Corsair manufactures, and . He has too . The Corsair Voyager a1600 is its first gaming laptop and essentially combines all of the company’s product categories into one device. Features from its Elgato streaming hardware and software, component shop RAM and storage, and wireless technology from gaming keyboards, mice, and headsets all appear in the Voyager a1600.
It’s a unique laptop built for gamers, creators and streamers. The AMD-powered Voyager a1600 also has power to spare, which is pretty cool considering it’s only 19.8mm thick and weighs 5.3lbs (2.4kg).
Corsair has four configurations for, with AMD Ryzen 7 6800HS, AMD Radeon 6800M graphics, 16GB DDR5 memory and 1TB NVMe SSD. It runs on Windows 11 Home. For $2,999, it’s packed with a Ryzen 9 6900HS and double the memory and storage of the base model. An additional $50 with each configuration moves the OS up to Windows 11 Pro.
However, the possibilities do not end there. Origin PC, a custom PC maker owned by Corsair, as well. Buy from Origin and the Voyager can be configured to your liking with up to 64GB of RAM, one or two SSDs with different models and capacities to choose from, and you can even have its black lid covered in one of 11 designs. The configuration I’m currently testing combines a Ryzen 7, a Radeon 6800M, 32GB of memory and a speedy 2TB Samsung SSD for (£2,770, AU$4,813), which includes a $65 faux marble lid treatment.
Although we’re still testing what this laptop can do, it still meets AMD’s performance requirements. Fire up the game and discrete graphics take over, screaming over 100fps in our testing of Guardians of the Galaxy and Shadow of the Tomb Raider at high 1440p settings. On CS:GO, according to Corsair, the laptop can reach more than 280 frames per second, allowing you to take full advantage of the display’s 240Hz refresh rate.
Under load and with the fans at full throttle, Voyager stays cool on the left and right sides of the laptop, keeping your hands comfortable while gaming. It gets hot in the middle of the keyboard, especially towards the top. The fans are loud, but that’s what you get with thin and powerful laptops.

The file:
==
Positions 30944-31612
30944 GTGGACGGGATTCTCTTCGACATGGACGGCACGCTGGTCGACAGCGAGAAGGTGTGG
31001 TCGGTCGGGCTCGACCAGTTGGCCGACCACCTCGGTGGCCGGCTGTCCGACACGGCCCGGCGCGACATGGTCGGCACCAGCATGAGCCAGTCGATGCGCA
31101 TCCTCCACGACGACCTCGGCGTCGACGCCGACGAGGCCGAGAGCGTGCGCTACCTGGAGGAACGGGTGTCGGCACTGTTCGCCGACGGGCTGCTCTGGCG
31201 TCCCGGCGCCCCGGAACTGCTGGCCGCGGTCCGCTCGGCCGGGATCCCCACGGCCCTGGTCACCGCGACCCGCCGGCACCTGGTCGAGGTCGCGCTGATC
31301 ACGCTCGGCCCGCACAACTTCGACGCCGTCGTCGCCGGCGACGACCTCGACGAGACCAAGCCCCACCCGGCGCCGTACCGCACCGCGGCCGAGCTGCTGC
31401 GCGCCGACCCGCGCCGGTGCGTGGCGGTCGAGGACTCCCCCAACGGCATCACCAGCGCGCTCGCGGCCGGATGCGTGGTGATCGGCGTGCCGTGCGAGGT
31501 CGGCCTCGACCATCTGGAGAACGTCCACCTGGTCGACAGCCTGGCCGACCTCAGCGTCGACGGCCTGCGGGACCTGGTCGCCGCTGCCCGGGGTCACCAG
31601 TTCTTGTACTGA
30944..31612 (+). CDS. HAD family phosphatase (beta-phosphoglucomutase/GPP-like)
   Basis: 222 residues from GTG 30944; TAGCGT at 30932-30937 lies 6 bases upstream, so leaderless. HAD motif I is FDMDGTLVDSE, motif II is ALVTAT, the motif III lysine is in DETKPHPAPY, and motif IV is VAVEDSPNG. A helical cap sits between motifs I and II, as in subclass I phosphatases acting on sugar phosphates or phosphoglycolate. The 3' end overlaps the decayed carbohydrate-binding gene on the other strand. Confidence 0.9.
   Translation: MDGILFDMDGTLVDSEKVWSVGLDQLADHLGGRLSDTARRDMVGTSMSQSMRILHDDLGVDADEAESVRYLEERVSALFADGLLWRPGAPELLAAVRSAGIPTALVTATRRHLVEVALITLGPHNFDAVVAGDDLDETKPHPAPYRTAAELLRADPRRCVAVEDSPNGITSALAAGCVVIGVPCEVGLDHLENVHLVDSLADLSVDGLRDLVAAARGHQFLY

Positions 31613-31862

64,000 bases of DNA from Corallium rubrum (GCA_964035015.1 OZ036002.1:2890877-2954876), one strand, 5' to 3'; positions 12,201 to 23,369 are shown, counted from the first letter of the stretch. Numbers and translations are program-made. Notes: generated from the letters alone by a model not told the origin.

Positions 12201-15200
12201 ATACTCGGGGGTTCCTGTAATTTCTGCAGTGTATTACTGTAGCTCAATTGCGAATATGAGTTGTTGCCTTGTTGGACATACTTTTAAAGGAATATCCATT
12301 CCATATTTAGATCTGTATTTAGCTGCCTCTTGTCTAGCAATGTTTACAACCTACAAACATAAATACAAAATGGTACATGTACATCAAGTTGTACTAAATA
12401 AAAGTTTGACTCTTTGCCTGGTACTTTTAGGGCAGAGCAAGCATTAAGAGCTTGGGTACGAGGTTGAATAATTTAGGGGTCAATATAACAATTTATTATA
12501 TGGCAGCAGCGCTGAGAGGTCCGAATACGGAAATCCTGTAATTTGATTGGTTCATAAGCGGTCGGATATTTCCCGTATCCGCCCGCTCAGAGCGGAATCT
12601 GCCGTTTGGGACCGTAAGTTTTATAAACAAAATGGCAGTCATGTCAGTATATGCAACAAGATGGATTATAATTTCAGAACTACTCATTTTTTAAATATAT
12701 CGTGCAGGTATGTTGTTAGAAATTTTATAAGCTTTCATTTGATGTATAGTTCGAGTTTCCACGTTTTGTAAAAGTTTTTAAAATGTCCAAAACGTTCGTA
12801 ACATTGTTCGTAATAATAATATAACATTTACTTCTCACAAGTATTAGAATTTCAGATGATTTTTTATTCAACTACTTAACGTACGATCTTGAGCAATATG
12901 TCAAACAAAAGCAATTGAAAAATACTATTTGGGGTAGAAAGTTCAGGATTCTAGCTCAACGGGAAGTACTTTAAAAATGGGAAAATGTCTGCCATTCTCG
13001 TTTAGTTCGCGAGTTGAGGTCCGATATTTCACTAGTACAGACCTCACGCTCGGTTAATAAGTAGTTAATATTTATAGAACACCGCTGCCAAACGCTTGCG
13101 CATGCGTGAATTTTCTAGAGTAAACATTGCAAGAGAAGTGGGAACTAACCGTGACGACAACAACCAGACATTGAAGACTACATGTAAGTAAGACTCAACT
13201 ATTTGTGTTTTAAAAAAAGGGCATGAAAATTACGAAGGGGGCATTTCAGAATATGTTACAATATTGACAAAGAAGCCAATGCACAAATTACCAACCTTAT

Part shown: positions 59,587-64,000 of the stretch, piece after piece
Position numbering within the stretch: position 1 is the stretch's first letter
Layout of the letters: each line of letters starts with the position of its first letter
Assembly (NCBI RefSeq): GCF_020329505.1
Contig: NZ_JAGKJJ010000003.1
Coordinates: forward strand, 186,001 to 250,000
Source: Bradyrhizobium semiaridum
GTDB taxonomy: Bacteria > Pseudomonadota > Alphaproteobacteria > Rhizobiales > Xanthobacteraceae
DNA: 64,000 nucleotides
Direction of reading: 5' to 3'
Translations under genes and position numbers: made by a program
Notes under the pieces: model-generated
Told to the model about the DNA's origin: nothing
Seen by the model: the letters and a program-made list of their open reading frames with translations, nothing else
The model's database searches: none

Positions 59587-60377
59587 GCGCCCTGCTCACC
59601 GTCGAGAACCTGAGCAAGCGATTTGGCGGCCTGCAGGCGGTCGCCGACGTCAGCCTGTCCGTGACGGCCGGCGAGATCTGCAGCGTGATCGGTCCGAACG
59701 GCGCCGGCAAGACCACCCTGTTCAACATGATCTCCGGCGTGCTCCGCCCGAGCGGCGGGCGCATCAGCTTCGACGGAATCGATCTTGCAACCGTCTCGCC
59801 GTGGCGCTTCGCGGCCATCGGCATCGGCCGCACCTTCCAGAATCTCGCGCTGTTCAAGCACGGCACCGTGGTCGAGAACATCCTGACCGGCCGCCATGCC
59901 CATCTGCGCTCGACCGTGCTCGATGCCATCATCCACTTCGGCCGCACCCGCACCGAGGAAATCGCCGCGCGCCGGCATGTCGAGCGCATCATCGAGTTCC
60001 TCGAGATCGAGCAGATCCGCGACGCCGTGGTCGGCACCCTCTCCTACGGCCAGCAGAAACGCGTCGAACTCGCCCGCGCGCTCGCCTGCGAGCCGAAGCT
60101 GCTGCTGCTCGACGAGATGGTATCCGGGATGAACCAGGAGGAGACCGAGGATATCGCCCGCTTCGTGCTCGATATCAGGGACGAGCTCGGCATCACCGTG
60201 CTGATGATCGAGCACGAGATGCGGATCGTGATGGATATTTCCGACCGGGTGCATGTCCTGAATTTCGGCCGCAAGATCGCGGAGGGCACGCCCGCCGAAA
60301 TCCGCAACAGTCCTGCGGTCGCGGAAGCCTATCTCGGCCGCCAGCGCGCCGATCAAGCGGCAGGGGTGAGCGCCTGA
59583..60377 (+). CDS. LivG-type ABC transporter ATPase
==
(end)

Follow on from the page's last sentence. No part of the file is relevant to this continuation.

The notebook has a large 99Wh battery that lasted 5 hours and 4 minutes in our streaming video battery drain test with the display brightness and headphone volume set to 50%. Although it comes with a 230-watt adapter for gaming power and charging, the Voyager can be charged via USB-C using a 100-watt adapter.
All configurations come with a 240 Hz, 2,560 x 1,600 pixel, 16-inch IPS display. Overall, it’s a good screen, especially if your main concern is a high refresh rate for smooth graphics and easier target tracking when playing 1440p games. However, if you need wide color gamut coverage, it only achieves 75% Adobe RGB and DCI-P3, 69% NTSC and 97% sRGB, and a brightness measured at 359 nits. For those times when you need something brighter with better color reproduction, it has three USB-C ports with Thunderbolt support for an external display or three.
The combination of a large 16:10 aspect ratio display and oddly high hinges gives the body an odd look – and unusual dimensions for squeezing into a laptop compartment. The cutout below the display holds the S-Key Macro Bar, a strip of 10 programmable macro keys with a small color display between them. The bar works with Elgato’s Stream Deck software, allowing you to create macro keys with simple drag-and-drop programming for everything from using OBS streaming software to opening an app or website to playing a sound effect or triggering a voice changer.